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Voll, Judith Annabella (2010): Quanten-Kontroll-Spektroskopie photochemischer Prozesse in biologischen Modellsystemen. Dissertation, LMU München: Faculty of Chemistry and Pharmacy
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Abstract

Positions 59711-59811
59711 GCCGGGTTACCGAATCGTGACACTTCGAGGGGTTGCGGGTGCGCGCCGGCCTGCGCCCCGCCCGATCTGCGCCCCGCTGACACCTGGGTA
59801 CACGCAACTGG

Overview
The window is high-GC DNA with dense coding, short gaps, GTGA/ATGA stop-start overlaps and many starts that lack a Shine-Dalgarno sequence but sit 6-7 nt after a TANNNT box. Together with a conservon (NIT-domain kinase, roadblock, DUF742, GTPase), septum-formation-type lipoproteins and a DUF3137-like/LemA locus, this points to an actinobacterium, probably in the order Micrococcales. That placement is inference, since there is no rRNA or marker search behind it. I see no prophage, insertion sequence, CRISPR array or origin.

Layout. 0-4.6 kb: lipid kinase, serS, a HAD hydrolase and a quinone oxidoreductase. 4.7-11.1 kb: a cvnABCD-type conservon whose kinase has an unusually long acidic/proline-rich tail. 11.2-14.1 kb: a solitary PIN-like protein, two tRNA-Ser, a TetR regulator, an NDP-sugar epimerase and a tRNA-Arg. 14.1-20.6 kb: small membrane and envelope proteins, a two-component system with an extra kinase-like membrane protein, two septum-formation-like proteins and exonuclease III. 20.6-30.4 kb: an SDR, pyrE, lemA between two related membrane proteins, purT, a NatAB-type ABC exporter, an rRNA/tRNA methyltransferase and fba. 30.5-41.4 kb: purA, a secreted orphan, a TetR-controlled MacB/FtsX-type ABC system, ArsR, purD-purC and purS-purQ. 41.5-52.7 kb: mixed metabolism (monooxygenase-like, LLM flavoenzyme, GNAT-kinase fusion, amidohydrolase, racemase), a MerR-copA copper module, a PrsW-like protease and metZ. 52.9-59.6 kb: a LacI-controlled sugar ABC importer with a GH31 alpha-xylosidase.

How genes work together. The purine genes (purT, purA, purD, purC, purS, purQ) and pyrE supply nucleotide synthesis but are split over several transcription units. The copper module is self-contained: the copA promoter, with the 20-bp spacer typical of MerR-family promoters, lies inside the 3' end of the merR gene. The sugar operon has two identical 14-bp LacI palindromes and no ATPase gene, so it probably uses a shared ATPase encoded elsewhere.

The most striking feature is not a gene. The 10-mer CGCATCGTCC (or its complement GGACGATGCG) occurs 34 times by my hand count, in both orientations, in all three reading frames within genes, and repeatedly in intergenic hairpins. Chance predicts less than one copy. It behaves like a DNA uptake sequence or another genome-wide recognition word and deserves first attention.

Quantum control spectroscopy denotes the combination of optical quantum coherent control with femtosecond spectroscopy. The molecular response to a photo induced process, controlled by shaped ultrashort light pulses, carries information about the system and the induced chemical reaction not obtainable by unshaped pulses. In this work quantum control spectroscopy is used to investigate the photochemical process of beta-carotene during its first few hundred femtoseconds, which are important in the photosynthesis of light harvesting complexes. A special class of shaped pulses, called pulse trains, are investigated. Pulse trains are obtained from Fourier limited pulses, by modulation with a sinusoidal phase mask $\phi(\omega) = a \sin(b\omega_0+c)$, leading to a sequence of three or more phase stabilized Gaussian shaped pulses in the time domain. The intensities of these pulses are defined by a, they are separated by equal interpulse distances b and have a distinct phase relation which is defined by c. In this work it will be shown that it is possible to draw a very unique relation between molecular properties and the molecular response to the electrical field in dependance of these parameters. In terms of quantum coherent control, sinusoidal modulated pulse trains have attracted special attention in the context of mode selectivity. In a series of experiments it was observed that pulse train excitation can suppress spectral features in the detection signal when the interpulse distance is adjusted to molecular characteristics like vibrational frequencies. Furthermore, in many control experiments aiming to steer a chemical reaction, the use of learning loops for field optimization leads to pulse shapes that could be reduced to sequences of pulses, comparable to the pulse trains introduced. Replacement of optimized light fields by appropriate adjusted pulse trains were successful in experiments controlling the energy flow in a light harvesting complex. Control could be obtained by variation of the phase parameter c, suggesting that the achieved effect was of coherent origin. The assumption that the carotene units in LH2 were responsible for the successful control, was the motivation for the presented work of quantum control spectroscopy of beta-carotene. Although many efforts have been made to understand the non-linear effects induced by pulse trains, the underlying mechanism is not yet clear. Neither the background of mode selectivity nor the mechanism of chemical reaction control could be deciphered satisfactorily. For spectroscopical investigations, however, the knowledge of the underlying process and its connection to the molecular response is inevitable and are analyzed in detail. Starting with a simple model of bound states in a diatomic molecule, the induced dynamics of the molecular system and the characteristics of the response field are analyzed. First phenomenological investigations of the pulse train induced wave packet dynamics show dependancies between the populations and coherences of the generated molecular state and the choice of the sinusoidal mask parameters. Further investigations imply a mechanism connecting the outcome of the control experiment with the pulse train parameters and the molecular properties which is confirmed by derivation of a formula based on time dependent perturbation theory. The proposed mechanism leads to results which are in accordance with many experimentally observed effects. It is found that pulse train excitation generates vibrational wave packets that can exhibit symmetric phase space structures. Comparable structures appear during long time evolution after excitation with Fourier limited pulses and are known as partial revival states. Experimentally observed effects, like annihilation of spectral signals, are attributed to temporal interference effects between phase shifted vibrational coherences of these symmetric phase space structures. Contribution of such temporal interference effects are found to be essential for the signal interpretation in the case of time limited detection periods in the femtosecond regime. From a detailed analysis rules are extracted which serve to predict and to interprete the outcome of quantum control experiments using sinusoidally modulated pulse trains. It is found that the degree of rotational symmetry of the generated phase space pattern is determined by the ratio of the classical oscillation period of a vibrational mode to the interpulse distance b. In contrast, at a fixed value of b, the variation of the phase parameter c causes an oscillatory exchange between phase shifted components of the generated phase space structures, leading to an oscillatory disturbance of the phase space symmetry. While the phase space symmetry induced by b leads to destructive interference of spectral signals, this effect can be partially removed by c. The resulting oscillations of the peak amplitudes with c reflect the symmetry of the b-generated phase space structures. In a next step the model is extended towards the description of complex biological systems. Investigated are environmental effects, the model expansion to polyatomic molecules and the influence of electronic coupling elements, leading to the participation of additional electronic states. Using the density matrix description, the influence on the pulse train mechanism of elastic and inelastic environmental processes is investigated. Limits are figured out, defining the scope of the extracted rules for the two mask parameters b and c in dissipative environment. Increasing the dimensionality of the model, it is found that the derived mechanism still holds in polyatomic molecules. In accordance with experimental results, it is possible to damp spectral signals of selective vibrational modes by the mentioned destructive interference effects, adapting the interpulse distance to participating modes. By combination of the effects of b and c it is even possible to selectively damp near resonant modes. To come closer to the description of beta-carotene, the model system is extended by an additional diabatically coupled electronic state. Now the spectroscopic response function after Fourier limited excitation, recording the evolution of the excited state population, comprises information exclusively of the reactive coupling modes. Thus, the electronic coupling process can be traced without disturbance of inreactive spectator modes by detection of the excited state population, acting as a window to coupling modes. Additionally it is shown, that the mechanism of pulse train excitation found for bound state potentials still holds in the presence of electronic coupling. The described interference effects appearing in the spectroscopical signals after pulse train excitation, show that a rethinking is required in the interpretation of pulse train control experiments. On the other hand, the different aspects of pulse train control offer a manifold of new applications in various fields of spectroscopy. Parallels to experiments, applying pulse trains under different conditions, like for example nonresonant excitation, lead to the assumption, that the introduced effects are more general. Pulse trains in spectroscopy may enhance the sensitivity and the selectivity of spectral features and could be applied to achieve higher contrast in coherent microscopy. By selective damping of near-resonant modes, application of pulse trains in combination with transient spectroscopy could provide access to the direct observation of dynamical processes. Furthermore, the characteristic response to parameter variations under pulse train excitation can serve to differentiate between vibrational and electronic origins of spectral features. It is this method, that is used in the present work to apply quantum control spectroscopy to the early steps of the photochemical process in beta-carotene, i.e. the energy loss channel due to quenching via a conical intersection. Based on experimental observations, by the described modular construction a model system for beta-carotene is proposed, comprising the key components of the induced photochemical energy transfer process during the first few hundred femtoseconds. The outcome of quantum control experiments of beta-carotene could be predicted and interpreted. By comparison with results of quantum control experiments on beta-carotene, performed in the group of M.~Motzkus (Heidelberg University), it is possible to verify the key assumptions made for the construction of the model system. Observed spectral features in dependance of the parameters b and c can be definitely assigned to vibrational coherences, indicating that a low frequency mode is responsible for the electronic coupling between the excited states S2 and S1 of beta-carotene. The achieved agreement between simulations and experimental results allow to conclude that the process of investigation is described well within the constructed beta-carotene model. The photochemical quenching process takes place on solely two excited states and no further electronic state plays a mentionable role.